Each time a shovel hits the ground on a transportation project, a utility strike is possible. After all, more than 35 million miles (56 million kilometers) of known underground utilities exist in the United States and many more remain unidentified. Telephone and internet cables, electric and gas lines, and pipes (both large and small) are all at risk when a transportation agency digs into the earth.

The best way for a transportation agency to avoid utility strikes is to know exactly what lies underground at a given location. Agencies need every possible advantage to detect and manage utility conflicts. Enter the second Strategic Highway Research Program (SHRP2), which created a collection of tools for transportation agencies that address common transportation challenges—including utility location—through a partnership between the Federal Highway Administration, the American Association of State Highway and Transportation Officials, and the Transportation Research Board.

After years of research, 63 products were born out of SHRP2, each tested by State departments of transportation (DOTs) through the Implementation Assistance Program (IAP). The IAP provided States with financial assistance and technical expertise to see if SHRP2 products helped save time, money, and lives by addressing common transportation problems.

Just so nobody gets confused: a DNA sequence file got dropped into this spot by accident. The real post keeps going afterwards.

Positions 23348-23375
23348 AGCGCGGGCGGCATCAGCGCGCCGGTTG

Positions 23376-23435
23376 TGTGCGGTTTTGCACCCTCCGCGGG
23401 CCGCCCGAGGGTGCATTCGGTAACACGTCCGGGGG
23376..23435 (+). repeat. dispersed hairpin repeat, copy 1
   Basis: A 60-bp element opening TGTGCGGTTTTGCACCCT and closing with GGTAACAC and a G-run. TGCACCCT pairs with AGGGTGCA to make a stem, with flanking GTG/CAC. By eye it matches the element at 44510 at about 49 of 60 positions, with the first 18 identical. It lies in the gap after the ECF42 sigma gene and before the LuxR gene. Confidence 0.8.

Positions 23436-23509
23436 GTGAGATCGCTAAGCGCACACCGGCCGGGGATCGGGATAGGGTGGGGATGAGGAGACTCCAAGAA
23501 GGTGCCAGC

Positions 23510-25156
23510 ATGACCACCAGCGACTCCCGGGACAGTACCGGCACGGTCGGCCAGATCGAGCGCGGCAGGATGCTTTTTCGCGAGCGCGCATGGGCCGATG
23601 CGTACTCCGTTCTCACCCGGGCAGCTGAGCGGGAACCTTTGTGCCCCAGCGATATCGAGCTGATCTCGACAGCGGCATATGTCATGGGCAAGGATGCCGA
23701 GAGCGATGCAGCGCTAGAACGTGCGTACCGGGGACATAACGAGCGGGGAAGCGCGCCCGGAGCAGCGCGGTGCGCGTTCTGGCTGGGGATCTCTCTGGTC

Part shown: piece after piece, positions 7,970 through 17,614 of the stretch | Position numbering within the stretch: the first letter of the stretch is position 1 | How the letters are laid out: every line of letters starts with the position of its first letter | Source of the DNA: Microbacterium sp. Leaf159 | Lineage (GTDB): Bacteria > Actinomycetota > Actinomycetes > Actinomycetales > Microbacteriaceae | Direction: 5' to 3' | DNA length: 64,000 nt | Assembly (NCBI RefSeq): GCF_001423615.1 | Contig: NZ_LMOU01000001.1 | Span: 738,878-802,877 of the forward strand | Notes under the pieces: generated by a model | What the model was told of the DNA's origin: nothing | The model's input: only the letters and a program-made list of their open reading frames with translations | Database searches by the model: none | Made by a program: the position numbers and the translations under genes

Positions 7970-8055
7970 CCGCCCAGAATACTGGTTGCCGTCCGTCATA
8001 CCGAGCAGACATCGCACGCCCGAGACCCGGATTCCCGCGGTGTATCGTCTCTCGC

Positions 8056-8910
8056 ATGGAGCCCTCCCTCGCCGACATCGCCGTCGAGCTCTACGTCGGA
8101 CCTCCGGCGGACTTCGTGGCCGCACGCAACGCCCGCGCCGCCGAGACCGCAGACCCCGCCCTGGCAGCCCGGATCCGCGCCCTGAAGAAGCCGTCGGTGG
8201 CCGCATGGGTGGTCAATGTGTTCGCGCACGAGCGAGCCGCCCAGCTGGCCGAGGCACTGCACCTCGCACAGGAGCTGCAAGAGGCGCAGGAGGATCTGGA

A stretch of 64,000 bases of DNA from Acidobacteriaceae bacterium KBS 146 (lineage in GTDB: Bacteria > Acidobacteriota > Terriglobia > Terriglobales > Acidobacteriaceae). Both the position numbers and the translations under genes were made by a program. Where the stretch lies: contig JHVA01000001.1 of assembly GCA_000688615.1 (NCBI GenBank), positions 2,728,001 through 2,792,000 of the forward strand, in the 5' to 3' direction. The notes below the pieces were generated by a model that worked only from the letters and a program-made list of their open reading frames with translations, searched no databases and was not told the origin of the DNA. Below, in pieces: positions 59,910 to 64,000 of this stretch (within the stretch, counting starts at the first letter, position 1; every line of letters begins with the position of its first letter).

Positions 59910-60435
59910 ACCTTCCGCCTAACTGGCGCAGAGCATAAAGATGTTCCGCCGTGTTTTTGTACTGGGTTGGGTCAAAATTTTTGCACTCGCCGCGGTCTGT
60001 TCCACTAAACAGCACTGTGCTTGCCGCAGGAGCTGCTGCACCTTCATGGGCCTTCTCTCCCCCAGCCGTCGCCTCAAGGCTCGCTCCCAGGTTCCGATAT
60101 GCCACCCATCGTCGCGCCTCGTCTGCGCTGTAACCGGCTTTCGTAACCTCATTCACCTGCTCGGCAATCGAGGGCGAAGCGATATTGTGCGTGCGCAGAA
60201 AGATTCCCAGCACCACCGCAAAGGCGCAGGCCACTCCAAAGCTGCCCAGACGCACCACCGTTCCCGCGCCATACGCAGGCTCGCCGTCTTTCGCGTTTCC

Often, the inability to properly locate utilities costs State DOTs time and money because of related delays and inaccuracies. To help solve the utility location issue, SHRP2 created a suite of tools to correctly identify, map, and manage utilities. This set of tools includes three separate products, often referred to as the “utilities bundle” when combined, that can help State DOTs and other transportation agencies mitigate potential negative effects related to utilities and transportation projects.

Read more on this at  FHWA’s Public Roads Magazine!